Shields Up: DoD Reminds Contracting Officers that DFARS Cyber Clauses Have Consequences

McDermott Will & Emery

On June 16, 2022, the US Department of Defense (DoD) issued a memorandum (DoD Memo) “reminding” contracting officers that noncompliance with the Defense Federal Acquisition Regulation Supplement (DFARS) clause 252.204-7012, “Safeguarding Covered Defense Information and Cyber Incident Reporting,” may constitute a breach of contract, and that such breach may justify the government’s withholding progress payments, foregoing remaining contract options and potentially terminating part of or the entire contract. The DoD Memo reminds contracting officers that even in contracts that do not include the self-assessment requirement imposed by DFARS 252.204-7020—i.e., contracts issued prior to November 30, 2020, that do not include related assessment and access requirements—there are “alternative remedies and tools” contracting officers can and should consider employing in the event of noncompliance. Defense contractors should pay close attention to this clarion call, have a firm handle on their current cybersecurity posture, track what has been represented to DoD, and promptly address any daylight between their current state and any such prior representations.

IN DEPTH


BACKGROUND AND ENFORCEMENT MECHANISMS

DFARS 252.204-7012—which requires contractors to provide adequate security on covered contractor information systems—has been in effect since October 2016. Additional rules that have since been implemented have put more teeth into those requirements. On November 30, 2020, for example, interim DFARS Rule 2019-D041 took effect. This rule requires DoD agencies to include in most solicitations, contracts, task and delivery orders on a go-forward basis, a new clause—DFARS 252.204-7020—that requires contractors to post self-assessment scores regarding compliance with the National Institute of Standards and Technology (NIST) SP 800-171 in the Supplier Performance Risk System (SPRS) and to provide access to contractor facilities, systems and personnel necessary for the government to conduct additional assessments.

The DoD Memo reminds contracting officers that even where such assessments are not required—i.e., in contracts that do not include DFARS 252.204-7020—contractors are still required to implement all NIST SP 800-171 requirements or to have a plan of action and milestones for each requirement not yet implemented. The DoD Memo also reminds contracting officers of their own obligation to verify that, for any new award, including new orders or extensions, the contractor has posted the summary level score of a current NIST SP 800-171 DoD Assessment for the relevant system(s) in SPRS. As the DoD Memo emphasizes, a contractor’s failure to have or make progress on a plan to implement the NIST SP 800-171 requirements may be considered a material breach of contract requirements, for which the remedies include (i) withholding progress payments, (ii) foregoing remaining contract options, and (iii) potentially terminating part or the entire contract.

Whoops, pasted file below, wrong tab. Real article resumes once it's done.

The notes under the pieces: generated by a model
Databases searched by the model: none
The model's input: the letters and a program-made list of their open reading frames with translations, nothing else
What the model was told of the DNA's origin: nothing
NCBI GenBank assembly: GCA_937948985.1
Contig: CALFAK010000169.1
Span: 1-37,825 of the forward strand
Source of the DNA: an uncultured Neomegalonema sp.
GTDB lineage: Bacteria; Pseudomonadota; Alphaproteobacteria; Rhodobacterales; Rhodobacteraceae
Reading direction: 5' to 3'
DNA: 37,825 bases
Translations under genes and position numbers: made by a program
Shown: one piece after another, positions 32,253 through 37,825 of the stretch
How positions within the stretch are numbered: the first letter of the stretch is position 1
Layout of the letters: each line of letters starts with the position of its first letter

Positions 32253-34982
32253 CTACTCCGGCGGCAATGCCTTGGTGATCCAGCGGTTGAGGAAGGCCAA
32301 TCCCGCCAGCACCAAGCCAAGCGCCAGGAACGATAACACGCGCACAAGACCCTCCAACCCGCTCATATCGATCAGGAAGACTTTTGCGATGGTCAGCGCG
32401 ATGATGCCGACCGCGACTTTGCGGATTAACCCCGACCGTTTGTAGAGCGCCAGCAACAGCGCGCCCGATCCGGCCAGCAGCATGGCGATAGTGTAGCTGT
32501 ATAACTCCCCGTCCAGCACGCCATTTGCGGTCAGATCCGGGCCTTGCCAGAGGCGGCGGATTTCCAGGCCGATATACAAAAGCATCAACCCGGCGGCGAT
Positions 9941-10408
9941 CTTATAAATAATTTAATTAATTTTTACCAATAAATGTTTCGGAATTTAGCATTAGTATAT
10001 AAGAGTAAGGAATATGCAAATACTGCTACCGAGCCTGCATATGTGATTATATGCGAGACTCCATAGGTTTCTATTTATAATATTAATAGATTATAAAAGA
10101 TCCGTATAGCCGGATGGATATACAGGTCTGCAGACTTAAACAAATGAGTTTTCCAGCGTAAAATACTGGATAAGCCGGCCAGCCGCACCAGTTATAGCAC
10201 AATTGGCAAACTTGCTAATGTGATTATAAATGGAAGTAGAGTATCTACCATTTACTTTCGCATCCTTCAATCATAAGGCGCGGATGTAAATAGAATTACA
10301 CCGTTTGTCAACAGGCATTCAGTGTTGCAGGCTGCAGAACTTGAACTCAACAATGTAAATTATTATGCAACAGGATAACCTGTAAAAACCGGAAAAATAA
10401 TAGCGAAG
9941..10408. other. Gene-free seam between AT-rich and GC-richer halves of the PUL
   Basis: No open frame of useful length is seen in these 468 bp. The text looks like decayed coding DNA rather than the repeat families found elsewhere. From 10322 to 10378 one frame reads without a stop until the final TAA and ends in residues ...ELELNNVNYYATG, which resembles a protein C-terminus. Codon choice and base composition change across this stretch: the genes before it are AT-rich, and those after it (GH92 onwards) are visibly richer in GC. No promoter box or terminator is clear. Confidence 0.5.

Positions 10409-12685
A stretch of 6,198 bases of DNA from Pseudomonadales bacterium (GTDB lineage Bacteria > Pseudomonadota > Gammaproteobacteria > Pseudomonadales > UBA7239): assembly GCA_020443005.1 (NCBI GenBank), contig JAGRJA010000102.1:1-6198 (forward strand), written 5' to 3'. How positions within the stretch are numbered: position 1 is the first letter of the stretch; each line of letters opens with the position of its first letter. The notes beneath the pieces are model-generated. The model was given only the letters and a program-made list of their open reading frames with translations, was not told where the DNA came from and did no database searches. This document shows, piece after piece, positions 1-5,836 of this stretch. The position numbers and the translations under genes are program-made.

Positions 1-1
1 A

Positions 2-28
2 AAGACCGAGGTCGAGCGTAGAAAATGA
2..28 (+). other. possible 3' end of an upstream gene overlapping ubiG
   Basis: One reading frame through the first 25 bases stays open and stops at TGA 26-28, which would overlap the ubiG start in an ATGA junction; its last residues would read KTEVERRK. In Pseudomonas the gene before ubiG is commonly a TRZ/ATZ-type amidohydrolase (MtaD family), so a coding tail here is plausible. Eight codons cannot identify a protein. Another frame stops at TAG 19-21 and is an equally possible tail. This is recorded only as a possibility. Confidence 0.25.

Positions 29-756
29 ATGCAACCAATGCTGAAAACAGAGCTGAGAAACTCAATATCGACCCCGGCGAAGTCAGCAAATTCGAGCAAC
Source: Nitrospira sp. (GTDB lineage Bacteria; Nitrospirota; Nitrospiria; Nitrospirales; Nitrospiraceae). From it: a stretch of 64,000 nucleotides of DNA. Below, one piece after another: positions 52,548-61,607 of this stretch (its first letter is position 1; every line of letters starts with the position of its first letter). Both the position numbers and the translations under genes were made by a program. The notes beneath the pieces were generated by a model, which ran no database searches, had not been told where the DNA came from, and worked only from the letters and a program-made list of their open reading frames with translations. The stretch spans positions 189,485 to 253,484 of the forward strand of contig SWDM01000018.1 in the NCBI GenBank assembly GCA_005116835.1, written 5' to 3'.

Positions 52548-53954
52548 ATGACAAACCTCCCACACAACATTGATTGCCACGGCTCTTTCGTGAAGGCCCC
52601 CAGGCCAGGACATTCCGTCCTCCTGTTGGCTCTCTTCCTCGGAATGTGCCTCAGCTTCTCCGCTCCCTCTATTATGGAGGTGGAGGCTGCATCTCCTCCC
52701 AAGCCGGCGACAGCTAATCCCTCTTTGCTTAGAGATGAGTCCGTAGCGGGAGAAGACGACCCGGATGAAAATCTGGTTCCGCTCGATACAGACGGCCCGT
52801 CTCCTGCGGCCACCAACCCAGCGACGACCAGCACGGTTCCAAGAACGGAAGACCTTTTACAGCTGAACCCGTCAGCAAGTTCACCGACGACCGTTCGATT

WHAT THIS MEANS FOR CONTRACTORS

Though the DoD Memo does not alter the requirements around self-assessments or compliance with NIST, it does make clear that the government takes these requirements seriously and intends to enforce them. To that end, contractors should review their contractual obligations and take the following additional steps:

  1. Identify and understand whether DFARS 252.204-7020 applies. For contracts prior to November 30, 2020, though DFARS 252.204-7020 may not have been included in the original contract, that clause may have been added by bilateral modification in the intervening years. New awards or extensions will also be subject to assessment requirements, even where the initial contract did not include them.
  2. Independent of whether required to conduct and report a self-assessment, monitor and ensure compliance with NIST SP 800-171. As the DoD Memo makes clear, contractors are on the hook for compliance even if not required to self-assess, and the government intends to pursue remedies for noncompliance. It is thus critical that contractors continue to work toward NIST SP 800-171 compliance for all systems and contracts.
  3. For contracts that do include the DFARS 252.204-7020 clause, make sure self-assessments are accurate. Inaccurate scores can constitute a non-compliance, not to mention a potential violation of the False Claims Act. Scores are good for a maximum of three years, so it is important to stay on top of these requirements not just to ensure current compliance but also to prepare for the next assessment. Review DoD’s guidance on self-assessments and consult with a professional if you are unsure about the meaning of the requirements or the assessment methodology.
  4. Monitor any plans of action and milestones to ensure there are no slips in the schedule communicated to the government regarding the achievement of full compliance with NIST SP 800-171. If there are any threats to that schedule, make sure to consult with counsel to discuss next steps.
  5. Review representations and certifications to other parties (g., insurers, vendors and customers) regarding cybersecurity capabilities and vulnerabilities to evaluate how they compare with what has been represented to DoD.

McDermott’s Government Contracts and Global Privacy and Cybersecurity teams continue to monitor developments in this area and will provide updates as they develop.

[View source.]

DISCLAIMER: Because of the generality of this update, the information provided herein may not be applicable in all situations and should not be acted upon without specific legal advice based on particular situations.

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